Northern Saskatchewan has higher rates of syphilis

The number of syphilis cases in Saskatchewan is going in the wrong direction.

Last week, Indigenous Services Canada announced that the number of cases in the province had increased by approximately 900% compared to 2019. The Medical Officer of Health for the Northern Inter Tribal Health Authority (NITHA), Dr Nnamdi Ndubuka, has explained that a province-wide outbreak was declared in Saskatchewan in 2019. the authority has been dealing with outbreaks for some time.

“In June we reported 149 cases, so putting that into perspective, the syphilis rates in 2022 are 3.7 times higher than what we reported in 2019,” he said.

Overall, Ndubuka classified the syphilis situation in NITHA communities as serious with an increase in cases. Regarding transmission of the virus, Ndubuka said there are a number of risk factors that lead people to contract the virus. Risky activities include illicit drug use, but Ndubuka said many of the cases they know of are the result of sexual contact.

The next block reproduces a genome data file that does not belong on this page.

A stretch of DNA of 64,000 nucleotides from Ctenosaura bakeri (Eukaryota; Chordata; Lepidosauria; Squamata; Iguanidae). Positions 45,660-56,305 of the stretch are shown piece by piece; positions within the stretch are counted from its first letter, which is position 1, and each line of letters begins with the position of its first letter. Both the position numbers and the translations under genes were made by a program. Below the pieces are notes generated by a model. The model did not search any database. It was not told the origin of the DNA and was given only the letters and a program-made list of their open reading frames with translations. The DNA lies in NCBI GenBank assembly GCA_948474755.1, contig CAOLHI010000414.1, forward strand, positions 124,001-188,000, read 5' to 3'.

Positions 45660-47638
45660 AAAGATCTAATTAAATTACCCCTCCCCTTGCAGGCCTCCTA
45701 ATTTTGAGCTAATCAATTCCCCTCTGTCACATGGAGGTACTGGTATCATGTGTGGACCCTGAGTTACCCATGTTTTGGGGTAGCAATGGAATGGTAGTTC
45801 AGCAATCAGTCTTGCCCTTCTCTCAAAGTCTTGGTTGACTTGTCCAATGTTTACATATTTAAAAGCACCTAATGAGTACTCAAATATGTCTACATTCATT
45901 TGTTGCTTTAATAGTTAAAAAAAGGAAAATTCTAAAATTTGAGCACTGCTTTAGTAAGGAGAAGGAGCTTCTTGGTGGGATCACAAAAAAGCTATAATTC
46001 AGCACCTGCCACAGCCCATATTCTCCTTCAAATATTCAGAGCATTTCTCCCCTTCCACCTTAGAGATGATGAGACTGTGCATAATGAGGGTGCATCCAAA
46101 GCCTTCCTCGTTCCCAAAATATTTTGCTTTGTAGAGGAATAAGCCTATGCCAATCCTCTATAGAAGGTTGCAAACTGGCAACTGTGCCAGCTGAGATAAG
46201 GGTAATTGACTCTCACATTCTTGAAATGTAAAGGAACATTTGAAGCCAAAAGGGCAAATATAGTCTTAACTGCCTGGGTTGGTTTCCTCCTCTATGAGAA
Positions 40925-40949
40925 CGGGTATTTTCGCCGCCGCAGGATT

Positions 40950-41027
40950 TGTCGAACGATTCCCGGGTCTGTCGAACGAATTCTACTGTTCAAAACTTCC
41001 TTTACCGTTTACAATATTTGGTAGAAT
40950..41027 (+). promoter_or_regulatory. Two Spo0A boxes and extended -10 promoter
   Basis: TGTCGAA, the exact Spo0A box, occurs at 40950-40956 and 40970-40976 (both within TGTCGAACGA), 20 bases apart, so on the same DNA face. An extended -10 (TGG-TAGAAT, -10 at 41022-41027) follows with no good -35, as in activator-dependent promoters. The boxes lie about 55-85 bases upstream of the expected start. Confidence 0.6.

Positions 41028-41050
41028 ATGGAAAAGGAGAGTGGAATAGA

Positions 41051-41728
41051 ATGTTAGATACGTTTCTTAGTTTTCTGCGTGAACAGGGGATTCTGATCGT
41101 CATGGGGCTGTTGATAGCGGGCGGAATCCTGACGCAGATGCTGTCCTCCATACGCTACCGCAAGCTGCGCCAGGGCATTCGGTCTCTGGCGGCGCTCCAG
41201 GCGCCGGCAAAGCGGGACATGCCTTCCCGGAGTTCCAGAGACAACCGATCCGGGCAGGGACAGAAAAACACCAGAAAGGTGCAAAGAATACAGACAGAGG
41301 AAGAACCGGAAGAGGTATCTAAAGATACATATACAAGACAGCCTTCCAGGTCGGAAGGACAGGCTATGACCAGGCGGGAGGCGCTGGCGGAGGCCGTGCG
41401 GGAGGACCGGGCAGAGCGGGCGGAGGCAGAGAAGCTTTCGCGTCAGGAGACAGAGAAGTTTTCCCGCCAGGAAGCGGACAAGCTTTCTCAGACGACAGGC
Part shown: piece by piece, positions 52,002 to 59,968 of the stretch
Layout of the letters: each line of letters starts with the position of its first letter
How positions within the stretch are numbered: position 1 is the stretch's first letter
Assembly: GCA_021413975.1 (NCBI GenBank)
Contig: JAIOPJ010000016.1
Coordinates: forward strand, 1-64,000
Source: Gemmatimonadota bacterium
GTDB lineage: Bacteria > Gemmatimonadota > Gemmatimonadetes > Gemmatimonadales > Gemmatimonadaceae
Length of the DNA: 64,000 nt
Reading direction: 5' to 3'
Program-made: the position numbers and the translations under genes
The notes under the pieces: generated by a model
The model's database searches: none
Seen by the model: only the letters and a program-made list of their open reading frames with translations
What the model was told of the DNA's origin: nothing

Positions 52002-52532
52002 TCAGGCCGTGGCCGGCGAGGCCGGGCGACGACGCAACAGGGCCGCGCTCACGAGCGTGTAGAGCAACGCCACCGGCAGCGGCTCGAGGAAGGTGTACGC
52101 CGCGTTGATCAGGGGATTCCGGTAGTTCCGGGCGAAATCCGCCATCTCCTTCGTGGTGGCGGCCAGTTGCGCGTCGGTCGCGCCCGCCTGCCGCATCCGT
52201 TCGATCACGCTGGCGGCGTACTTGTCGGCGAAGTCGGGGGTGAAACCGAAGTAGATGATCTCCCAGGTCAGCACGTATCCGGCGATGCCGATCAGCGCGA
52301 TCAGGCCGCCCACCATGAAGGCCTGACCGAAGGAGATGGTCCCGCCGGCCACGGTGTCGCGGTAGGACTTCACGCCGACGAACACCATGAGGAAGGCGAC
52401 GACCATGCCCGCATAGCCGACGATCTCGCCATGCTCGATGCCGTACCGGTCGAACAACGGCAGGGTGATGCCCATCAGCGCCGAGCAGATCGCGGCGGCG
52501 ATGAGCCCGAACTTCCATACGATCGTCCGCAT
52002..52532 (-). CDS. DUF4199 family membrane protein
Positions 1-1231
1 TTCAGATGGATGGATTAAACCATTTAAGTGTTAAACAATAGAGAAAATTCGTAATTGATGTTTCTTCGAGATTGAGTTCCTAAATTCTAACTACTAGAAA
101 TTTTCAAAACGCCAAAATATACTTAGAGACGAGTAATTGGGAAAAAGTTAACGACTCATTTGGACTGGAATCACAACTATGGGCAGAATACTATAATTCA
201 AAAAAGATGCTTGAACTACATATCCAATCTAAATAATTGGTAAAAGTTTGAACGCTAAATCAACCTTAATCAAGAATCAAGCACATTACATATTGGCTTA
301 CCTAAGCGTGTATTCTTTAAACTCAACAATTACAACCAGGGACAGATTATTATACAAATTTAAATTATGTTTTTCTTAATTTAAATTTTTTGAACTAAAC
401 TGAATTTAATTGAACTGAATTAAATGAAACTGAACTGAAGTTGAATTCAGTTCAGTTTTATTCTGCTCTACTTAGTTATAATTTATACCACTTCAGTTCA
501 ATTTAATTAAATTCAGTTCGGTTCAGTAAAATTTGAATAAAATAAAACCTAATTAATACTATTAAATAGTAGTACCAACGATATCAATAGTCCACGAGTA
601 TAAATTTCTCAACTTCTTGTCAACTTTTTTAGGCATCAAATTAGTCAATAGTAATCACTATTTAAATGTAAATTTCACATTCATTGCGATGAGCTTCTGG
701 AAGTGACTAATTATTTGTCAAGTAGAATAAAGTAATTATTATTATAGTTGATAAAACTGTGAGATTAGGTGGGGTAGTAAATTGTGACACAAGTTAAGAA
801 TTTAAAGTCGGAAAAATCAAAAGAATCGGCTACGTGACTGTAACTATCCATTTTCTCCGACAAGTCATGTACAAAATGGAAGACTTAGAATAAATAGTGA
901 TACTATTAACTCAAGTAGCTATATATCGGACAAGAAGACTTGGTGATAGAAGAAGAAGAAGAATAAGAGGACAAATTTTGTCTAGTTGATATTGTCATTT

“Sex with a known case is about 31%,” he said.

A range of organizations have worked to help tackle the problem of rising syphilis cases in Saskatchewan since the outbreak was declared in 2019. The Prince Albert Grand Council (PAGC) recently acquired a specialist van to provide testing and other services to some of their communities. . Nubuka said NITHA was working to raise awareness and educate people in their communities about the virus, he added, there was also a focus on protecting pregnant women.

“We have also put in place measures around prenatal screening for all pregnant women to ensure that we identify cases in time and institute appropriate treatment,” he said.

Regarding testing, Ndubuka said NITHA is working not only to get more people tested for syphilis, but also for other sexually transmitted infections, including HIV and hepatitis C, to prevent name just two.

“If we test for one STD, we test for all,” he said.

Getting people tested and treated is crucial not only for the health of the person infected with the virus, but is also important in terms of reducing the spread of syphilis because when caught, medication can be prescribed which can prevent the person from passing the virus to other people.

“It tends to avoid any additional cases from that person,” Ndubuka said.

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